I watch it the next day bcs I can't watch online. I'm sure if I could watch online, I couldn't do a proper live translation, may be just could give the important and critical infos onlin. The conversations and the relations are so profound and dense, I liked it so much .. so so so much and I want to sip it, to inhale it .. ÖK is a kind of dizi that you have to be silent to sense and hear it. It needs to be comprehended.  I don't follow fragmnans, and I stayed away from the discussions purposely. Every episode till now has enlarged our conception and I think there are many aspects which should be developed and added to give a complete vision of the story. I'm so happy for Engin, ÖK is a respectable and worthy project.  


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Post by Meltem » Mon Jan 30, 2017 7:22 am

/?app=core&module=system&controller=embed&url=https%3A%2F%2Fwww.facebook.com%2FNowThisNews%2Fvideos%2F1037012453100096%2F" style="height:671px;">

 



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Post by Andrijana » Mon Jan 30, 2017 8:01 am

Apparently, I missed my anniversary on the forum yesterday

4 years with you guys  

Love you, my beautiful ATB friends

 


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Post by Meltem » Tue Jan 31, 2017 3:03 am

 

Dear Dad, Send Money – Letters from Students in the Middle Ages

If you have a son or daughter attending university, most likely you will be getting a message from them asking for money. Apparently, this is part of a long tradition that goes back to the beginning of universities in the Middle Ages.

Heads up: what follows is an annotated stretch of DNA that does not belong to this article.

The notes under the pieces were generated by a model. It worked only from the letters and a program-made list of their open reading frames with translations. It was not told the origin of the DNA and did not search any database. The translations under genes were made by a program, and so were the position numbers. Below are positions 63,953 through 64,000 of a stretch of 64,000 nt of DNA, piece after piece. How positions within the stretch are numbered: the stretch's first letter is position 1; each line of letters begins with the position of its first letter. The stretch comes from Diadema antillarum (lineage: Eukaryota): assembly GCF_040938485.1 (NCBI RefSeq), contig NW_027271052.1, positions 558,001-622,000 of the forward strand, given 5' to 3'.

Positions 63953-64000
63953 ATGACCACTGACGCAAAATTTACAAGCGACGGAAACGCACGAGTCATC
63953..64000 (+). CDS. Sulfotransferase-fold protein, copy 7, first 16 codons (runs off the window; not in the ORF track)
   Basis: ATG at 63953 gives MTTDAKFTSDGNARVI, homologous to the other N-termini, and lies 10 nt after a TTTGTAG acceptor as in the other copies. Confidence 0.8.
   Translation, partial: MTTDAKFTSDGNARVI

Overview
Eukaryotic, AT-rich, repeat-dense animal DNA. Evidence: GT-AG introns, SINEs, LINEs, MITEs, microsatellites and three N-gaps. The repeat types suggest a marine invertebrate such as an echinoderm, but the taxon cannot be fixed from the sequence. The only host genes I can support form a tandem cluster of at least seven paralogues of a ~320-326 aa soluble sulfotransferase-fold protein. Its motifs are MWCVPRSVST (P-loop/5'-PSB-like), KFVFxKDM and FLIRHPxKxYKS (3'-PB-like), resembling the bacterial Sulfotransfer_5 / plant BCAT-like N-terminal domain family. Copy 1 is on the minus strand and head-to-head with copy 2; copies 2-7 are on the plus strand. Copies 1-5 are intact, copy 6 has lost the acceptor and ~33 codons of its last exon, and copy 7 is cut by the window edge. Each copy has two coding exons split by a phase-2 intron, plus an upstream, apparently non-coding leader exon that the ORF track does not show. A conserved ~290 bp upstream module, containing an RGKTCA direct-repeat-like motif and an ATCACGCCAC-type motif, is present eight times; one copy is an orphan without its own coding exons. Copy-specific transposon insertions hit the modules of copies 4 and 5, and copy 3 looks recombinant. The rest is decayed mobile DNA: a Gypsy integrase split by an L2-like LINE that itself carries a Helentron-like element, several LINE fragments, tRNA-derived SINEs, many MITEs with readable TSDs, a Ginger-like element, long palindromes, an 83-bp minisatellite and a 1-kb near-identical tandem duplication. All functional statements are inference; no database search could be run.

The idea that students ask their parents for money is not a new phenomenon – it began soon after the emergence of universities in medieval Europe. As one medieval Italian father puts its, “a student’s first song is a demand for money, and there will never be a letter which does not ask for cash.”

Here is a typical example from the 1220s:

B. to his venerable master A., greeting This is to inform you that I am studying at Oxford with the greatest diligence, but the matter of money stands greatly in the way of my promotion, as it is now two months since I spent the last of what you sent me. The city is expensive and makes many demands; I have to rent lodgings, buy necessaries, and provide for many other things which I cannot now specify. Wherefore I respectfully beg your paternity that by the promptings of divine pity you may assist me, so that I may be able to complete what I have well begun. For you must know that without Ceres and Bacchus Apollo grows cold.

Some students made sure to note how well they were doing at university before making their appeal for money. In this twelfth-century letter from France, two brothers lay it on thick:

To their very dear and respectable parents M. Matre, knight, and M. his wife, M. and S., their sons, send greetings and filial obedience.